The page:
We saw The Lion King this weekend and boy was it an acid trip without the campy yellow submarine style animation!
I was 16 years old when the original Lion King was released in June of 1994. It was a bit passed my age demographic but I had young nieces at the time so I wound up watching it at some point and really enjoyed it. I say this to punctuate the fact that the desire to see this movie was not driven by a nostalgic itch to relive my childhood or anything like that. My desire to see this movie was almost purely driven from the technical aspect of things.
This movie represents what I think is an experiment in the future of movie making.
If you didn’t already know, this movie is not a “live-action” remake. It is almost 100% (with the exception of one shot thrown in just to see if you’d notice) animated. Disney has used cutting-edge video game VR engines to create an immersive and expansive world for the filmmakers to play within.
Directed by Jon Favreau, this incarnation of the Lion King is not a shot-for-shot remake but it comes very close. Some of the more cartoonish aspects of the original just couldn’t be pulled off, with a reasonable suspension of disbelief. I mean, we are already being asked to believe that a photo-realistic lion cub can improvise a polished broadway tune. I don’t think the audience would buy a giant, cheerleader-style pyramid of elephants, flamingos, and water buffalos. To be quite honest, I didn’t notice or miss the things that were omitted. Some critics reviews will harp on the fact that animal mouths don’t move accurately in relation to their dialog but, it didn’t bother me. In fact, there were very few times that the visuals actually looked like digital creations. And that was only because I was really looking. Some of the small details were missed in some scenes like how sand and dirt react to footsteps but this is being super nit-picky.
As for being an experiment in filmmaking, I believe that we are seeing a first in a long line of Photo-Realistic Animation feature films. The big question is…. How will this impact the film industry? Let’s take a look into the future. With the success of this film and it’s earlier experiment (Rogue One, A Star Wars Story) Disney is trying to move towards being able to brand a franchise with a character who never gets old, never gets injured, never renegotiates a salary, or holds out on a movie because of a political or philosophical disagreement with whomever/whatever. Being able to animate your characters, use voice actors to fill the role without their likeness erases what I call “The Indiana Jones” factor. There is not another actor that could play Indiana Jones. At least not while Harrison Ford and the memory his version of the character is still alive. Animation trumps that. Disney can now create a character and a franchise for that character that can go on for as long as it makes money, regardless of the actor who plays character’s condition.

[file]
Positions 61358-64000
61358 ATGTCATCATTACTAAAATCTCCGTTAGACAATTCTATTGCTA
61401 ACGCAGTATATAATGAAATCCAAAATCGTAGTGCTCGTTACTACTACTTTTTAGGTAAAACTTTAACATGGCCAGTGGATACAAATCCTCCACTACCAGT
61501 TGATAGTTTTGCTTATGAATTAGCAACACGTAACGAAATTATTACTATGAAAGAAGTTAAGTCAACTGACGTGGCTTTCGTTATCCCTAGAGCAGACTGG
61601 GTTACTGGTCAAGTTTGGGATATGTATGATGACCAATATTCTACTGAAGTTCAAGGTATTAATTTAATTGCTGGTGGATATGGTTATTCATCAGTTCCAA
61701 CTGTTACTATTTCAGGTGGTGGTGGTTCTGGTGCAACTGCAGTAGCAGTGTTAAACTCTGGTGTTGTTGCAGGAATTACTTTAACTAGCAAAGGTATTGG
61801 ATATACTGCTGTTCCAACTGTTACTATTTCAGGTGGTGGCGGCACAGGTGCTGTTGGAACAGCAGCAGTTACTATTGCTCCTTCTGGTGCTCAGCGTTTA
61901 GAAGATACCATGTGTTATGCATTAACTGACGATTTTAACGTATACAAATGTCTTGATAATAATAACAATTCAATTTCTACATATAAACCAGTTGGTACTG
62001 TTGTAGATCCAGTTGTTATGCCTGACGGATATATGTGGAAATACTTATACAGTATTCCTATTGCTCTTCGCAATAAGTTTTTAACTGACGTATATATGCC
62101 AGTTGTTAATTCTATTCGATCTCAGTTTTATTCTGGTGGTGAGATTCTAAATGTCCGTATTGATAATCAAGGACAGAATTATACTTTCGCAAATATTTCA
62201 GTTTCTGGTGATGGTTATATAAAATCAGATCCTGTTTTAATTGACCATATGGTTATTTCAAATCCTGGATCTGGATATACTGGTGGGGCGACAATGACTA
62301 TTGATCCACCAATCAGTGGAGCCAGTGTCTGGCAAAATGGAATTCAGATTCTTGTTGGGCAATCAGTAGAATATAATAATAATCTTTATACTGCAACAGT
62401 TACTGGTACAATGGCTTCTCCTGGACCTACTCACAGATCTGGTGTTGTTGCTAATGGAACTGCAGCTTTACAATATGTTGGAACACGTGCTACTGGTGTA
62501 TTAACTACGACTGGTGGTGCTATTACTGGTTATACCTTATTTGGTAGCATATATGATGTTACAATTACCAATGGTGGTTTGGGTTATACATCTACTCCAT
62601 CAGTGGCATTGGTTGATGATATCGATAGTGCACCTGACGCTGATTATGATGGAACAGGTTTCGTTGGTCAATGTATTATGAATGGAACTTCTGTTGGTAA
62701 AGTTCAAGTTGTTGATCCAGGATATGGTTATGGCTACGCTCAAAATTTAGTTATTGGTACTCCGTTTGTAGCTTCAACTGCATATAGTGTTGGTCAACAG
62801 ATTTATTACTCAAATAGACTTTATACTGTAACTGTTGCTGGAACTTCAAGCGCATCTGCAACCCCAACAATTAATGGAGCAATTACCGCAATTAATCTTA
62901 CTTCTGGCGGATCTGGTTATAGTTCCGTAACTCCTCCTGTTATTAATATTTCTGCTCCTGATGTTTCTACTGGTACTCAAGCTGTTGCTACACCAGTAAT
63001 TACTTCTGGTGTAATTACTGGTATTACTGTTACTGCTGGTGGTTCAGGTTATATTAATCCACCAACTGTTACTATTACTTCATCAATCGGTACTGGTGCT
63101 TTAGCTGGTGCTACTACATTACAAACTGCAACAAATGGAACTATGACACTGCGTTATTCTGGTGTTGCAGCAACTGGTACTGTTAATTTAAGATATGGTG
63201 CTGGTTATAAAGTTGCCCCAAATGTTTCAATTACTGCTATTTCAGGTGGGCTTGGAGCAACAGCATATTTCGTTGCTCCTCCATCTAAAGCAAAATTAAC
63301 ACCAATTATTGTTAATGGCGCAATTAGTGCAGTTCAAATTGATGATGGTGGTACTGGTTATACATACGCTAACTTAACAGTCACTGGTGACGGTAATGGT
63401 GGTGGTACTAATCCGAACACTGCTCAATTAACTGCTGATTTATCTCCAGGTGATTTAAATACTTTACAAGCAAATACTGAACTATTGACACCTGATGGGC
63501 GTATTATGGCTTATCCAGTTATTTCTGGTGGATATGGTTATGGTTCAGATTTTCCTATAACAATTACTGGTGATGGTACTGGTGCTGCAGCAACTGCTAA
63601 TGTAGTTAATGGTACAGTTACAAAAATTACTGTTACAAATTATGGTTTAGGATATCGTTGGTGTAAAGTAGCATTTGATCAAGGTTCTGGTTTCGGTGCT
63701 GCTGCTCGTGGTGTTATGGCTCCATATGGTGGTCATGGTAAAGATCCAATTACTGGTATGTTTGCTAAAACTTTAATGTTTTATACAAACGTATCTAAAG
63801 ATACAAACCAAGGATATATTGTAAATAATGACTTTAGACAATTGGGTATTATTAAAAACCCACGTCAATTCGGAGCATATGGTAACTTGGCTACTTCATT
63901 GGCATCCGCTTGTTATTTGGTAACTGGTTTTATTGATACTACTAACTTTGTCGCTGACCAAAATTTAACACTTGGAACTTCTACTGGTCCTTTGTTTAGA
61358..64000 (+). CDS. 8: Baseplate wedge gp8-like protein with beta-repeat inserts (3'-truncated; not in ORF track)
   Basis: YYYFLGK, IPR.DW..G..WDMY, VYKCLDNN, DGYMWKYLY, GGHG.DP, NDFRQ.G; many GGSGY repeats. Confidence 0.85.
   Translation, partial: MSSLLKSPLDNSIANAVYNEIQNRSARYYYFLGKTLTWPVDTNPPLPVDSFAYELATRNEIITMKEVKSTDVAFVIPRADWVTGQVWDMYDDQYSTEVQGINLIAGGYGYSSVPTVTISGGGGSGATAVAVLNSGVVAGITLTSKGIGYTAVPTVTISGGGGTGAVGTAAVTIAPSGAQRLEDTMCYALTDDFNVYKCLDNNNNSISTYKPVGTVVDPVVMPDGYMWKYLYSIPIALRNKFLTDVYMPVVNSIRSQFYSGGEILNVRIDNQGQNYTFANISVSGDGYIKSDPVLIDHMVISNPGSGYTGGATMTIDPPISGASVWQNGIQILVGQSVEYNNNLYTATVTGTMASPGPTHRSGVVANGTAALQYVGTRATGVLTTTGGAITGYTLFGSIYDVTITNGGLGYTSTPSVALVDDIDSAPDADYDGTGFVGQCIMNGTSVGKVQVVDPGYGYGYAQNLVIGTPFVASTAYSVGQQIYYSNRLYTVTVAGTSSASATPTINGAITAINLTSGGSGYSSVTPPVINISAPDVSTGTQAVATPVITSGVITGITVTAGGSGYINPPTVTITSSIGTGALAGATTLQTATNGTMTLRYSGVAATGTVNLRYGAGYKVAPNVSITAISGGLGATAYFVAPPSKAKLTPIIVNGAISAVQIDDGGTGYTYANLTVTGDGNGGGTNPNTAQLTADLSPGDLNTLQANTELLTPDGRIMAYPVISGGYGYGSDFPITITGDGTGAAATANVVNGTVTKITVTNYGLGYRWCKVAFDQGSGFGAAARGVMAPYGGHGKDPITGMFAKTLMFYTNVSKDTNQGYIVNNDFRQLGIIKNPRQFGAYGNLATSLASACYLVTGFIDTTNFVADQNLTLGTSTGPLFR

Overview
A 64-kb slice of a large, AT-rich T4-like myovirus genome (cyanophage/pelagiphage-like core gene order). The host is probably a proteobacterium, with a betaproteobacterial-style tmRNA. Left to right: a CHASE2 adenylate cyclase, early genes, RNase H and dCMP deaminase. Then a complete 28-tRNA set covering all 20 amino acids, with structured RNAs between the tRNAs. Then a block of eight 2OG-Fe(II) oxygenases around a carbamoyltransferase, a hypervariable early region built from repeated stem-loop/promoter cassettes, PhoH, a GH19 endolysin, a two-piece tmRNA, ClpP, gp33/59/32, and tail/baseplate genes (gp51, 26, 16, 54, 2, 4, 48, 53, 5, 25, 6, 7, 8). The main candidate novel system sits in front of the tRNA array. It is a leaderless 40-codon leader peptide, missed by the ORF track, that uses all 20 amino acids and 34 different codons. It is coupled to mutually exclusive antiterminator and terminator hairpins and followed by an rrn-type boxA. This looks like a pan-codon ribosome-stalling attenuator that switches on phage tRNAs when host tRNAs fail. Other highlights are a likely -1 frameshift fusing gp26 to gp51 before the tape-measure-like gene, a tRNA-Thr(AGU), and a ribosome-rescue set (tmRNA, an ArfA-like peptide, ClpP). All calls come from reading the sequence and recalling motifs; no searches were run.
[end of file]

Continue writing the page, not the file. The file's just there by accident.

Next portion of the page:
Converting the entire filmmaking process to digital also brings down production costs. Since there is almost no On Location filming, cameras, gaffers, grips, stunt coordinator/performers… position that are absolutely required on a film set are reduced to a minimal need.
The post production process changes as well. Re-shoots become more manageable as directors no longer need to coordinate with actors, locations, crews, etc… it’s becomes about putting on the VR Goggles and making your adjustments.
Are these changes good? For Disney, I’m sure they are! For the audience? I’m not sure yet. It worked in The Lion King well. It worked pretty well in Rogue One. There are still advances to be made in making the physiology modeling of the human characters especially in the facial features and movements. We will probably see more of this type of filmmaking in the near future combined with MoCap and PCap so don’t worry, Harrison Ford will still be Indiana Jones.
Overall, I really enjoyed 2019’s The Lion King. The filmmakers are trying their best to not call this an animated movie and striving for the Academy Award Nominations in the Technical categories. At the core though, this is an animated movie. Maybe one of the unintended results of this film’s production will be that the movie industry will begin to give more validity to animated feature films. I mean, SpiderMan: Into The SpiderVerse was amazing and so is The Lion King!
See the trailer here: